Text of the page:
TFSA Investors: Should You Buy This TSX REIT Before it Undergoes Transformation?

Cominar REIT (TSX:CUF.UN) units trade at a 35% discount to their net asset value (NAV), but could valuation improve upon the conclusion of a new strategic review?

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Real estate investment trusts (REITs) are one of the best asset classes to invest in as inflation fears rise after record COVID-19 government stimulus packages. The rationale is simple: Real estate values rise with inflation, and lease agreements do have embedded inflation adjustment clauses. Resultantly, both investor income and capital could remain protected during bouts of high inflation.

That said, buying into a TSX-listed REIT when it is about to undergo a significant transformation could produce good results for income investors. Such inflection points may mean higher and safer future distributions or higher valuation multiples for quick capital gains. This scenario happened at Artis REIT recently, and investors are up 30% since my recommendation in October last year.

One somewhat similar opportunity could be available today.

Cominar’s valuation recovering post-COVID-19 and an upcoming review

Cominar Real Estate Investment Trust (TSX:CUF.UN) is one beaten-down Canadian REIT that pays one of the safest distributions on the TSX today, yet with a deep discount on its units that could soon be reduced if the market approves of the trust’s yet-to-be-announced strategic review.

Cominar is one of the largest diversified REITs in Canada with a portfolio of 310 retail, office, and industrial properties totaling 35.7 million square feet of leasable area.

The trust’s enclosed retail malls bore the full brunt of COVID-19 related rent collection challenges during lockdowns in 2020. This led to a painful 50% cut to its monthly distribution down to $0.03 per unit in August last year.

The good news is that Cominar ‘s same-property net operating income more than recovered to pre-pandemic levels during the first quarter of this year. The trust reported a 0.4% growth in same-property net operating income (NOI) for the last quarter. Although in-place occupancy levels slightly decreased to 91.2% from 91.7% by December last year, rent collections for Q1 stood at over 98% by early May.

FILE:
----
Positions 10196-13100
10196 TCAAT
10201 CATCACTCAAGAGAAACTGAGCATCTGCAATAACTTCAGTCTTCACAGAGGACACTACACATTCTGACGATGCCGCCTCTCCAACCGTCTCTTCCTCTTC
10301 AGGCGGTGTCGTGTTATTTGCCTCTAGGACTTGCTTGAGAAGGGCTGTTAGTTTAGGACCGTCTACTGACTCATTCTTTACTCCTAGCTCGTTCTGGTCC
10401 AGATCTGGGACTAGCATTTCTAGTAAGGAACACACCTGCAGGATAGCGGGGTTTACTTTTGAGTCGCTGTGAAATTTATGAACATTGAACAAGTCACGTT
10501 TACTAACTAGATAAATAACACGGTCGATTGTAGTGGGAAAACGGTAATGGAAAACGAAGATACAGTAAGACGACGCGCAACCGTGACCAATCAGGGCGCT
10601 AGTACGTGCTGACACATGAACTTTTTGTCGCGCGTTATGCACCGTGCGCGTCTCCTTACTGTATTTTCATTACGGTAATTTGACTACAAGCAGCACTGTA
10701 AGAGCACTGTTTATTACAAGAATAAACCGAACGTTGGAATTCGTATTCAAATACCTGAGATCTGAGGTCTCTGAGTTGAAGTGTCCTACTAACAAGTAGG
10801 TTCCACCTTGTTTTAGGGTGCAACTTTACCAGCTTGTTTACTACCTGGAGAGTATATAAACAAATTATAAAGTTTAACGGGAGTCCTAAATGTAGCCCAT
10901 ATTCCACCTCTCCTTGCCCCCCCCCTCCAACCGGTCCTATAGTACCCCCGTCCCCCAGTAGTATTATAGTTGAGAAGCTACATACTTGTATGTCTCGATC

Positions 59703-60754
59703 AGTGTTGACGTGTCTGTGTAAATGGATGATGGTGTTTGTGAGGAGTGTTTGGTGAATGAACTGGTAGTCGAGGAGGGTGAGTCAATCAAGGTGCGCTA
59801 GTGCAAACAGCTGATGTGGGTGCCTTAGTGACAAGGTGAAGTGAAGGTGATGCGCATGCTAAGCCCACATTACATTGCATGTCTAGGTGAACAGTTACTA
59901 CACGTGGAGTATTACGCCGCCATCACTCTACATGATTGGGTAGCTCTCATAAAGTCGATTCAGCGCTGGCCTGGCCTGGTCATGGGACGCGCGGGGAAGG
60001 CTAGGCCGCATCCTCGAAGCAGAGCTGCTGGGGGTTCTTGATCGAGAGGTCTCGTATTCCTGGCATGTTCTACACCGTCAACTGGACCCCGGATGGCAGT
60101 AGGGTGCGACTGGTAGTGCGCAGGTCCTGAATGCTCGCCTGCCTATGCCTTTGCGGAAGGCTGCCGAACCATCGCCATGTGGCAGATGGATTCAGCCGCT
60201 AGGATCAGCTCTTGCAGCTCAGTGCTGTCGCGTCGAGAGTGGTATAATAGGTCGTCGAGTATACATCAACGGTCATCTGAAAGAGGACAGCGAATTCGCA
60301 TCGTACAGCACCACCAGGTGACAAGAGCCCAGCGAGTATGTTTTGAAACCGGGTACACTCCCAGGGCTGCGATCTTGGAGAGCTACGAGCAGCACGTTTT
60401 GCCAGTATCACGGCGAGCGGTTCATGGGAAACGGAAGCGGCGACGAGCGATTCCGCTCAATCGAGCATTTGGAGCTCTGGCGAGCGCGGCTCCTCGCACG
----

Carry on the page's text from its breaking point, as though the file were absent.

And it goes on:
Most noteworthy, Cominar pays one of the safest REIT distributions on the TSX today. The trust’s adjusted funds from operations (AFFO) payout rate was just 45% for the first quarter, leaving ample room for trustees to do something better for income investors this year.

Further, the REIT embarked on a strategic review of the business in September last year. Although no timeline has been given, it’s highly likely that management could announce new strategic actions this year.

If trustees restore the previously cut distribution back to pre-pandemic levels, the current yield on Cominar units could jump to a staggering 7.3%. More changes could be announced, and if the market approves of them, the deep discount to net asset value (NAV) on Cominar’s units could narrow and make way to some capital gains.

Cominar units currently trade at a 35% discount to net book value. The REIT’s current monthly distribution yields a respectable 3.6% annually.

Time to buy?

Cominar REIT has created a concerning history of capital destruction.  The recent distribution cut follows two cuts in 2017 and another in 2018. It’s sad that Cominar has cut its distribution four times in as many years. The earlier distribution cuts were accompanied by strategic reviews too. This makes investors skeptical whether the upcoming review will be “the one.” Management has to get it perfectly right this time. However, we can’t blame them for COVID-related losses.

I wouldn’t expect Cominar to cut its distribution anymore while it undergoes another strategic transformation. Malls are opening up post the coronavirus pandemic and the trust only paid less than half its distributable cash flow last quarter. There is ample room for a distribution increase near pre-pandemic levels. A full reinstatement can easily increase the yield to 7.3% any day.

That said, the trust’s recent debt ratio of 54.5% gives Cominar little room to fund its growth by tapping cheap debt. Any growth initiatives in a strategic refocus could mean significant equity raises. Given the deep discount on units, such a move could be painfully dilutive for current investors. However, there is no timeline given for the ongoing review no guarantee that any transaction or change could come out of it.

Until then, continued recovery in a post-pandemic world should drive some capital gains on Cominar units. Both capital gains and distributions are best enjoyed in a Tax-Free Savings Account (TFSA) for maximum benefit.

This article represents the opinion of the writer, who may disagree with the “official” recommendation position of a Motley Fool premium service or advisor. We’re Motley! Questioning an investing thesis — even one of our own — helps us all think critically about investing and make decisions that help us become smarter, happier, and richer, so we sometimes publish articles that may not be in line with recommendations, rankings or other content.

Fool contributor Brian Paradza has no position in any of the stocks mentioned.

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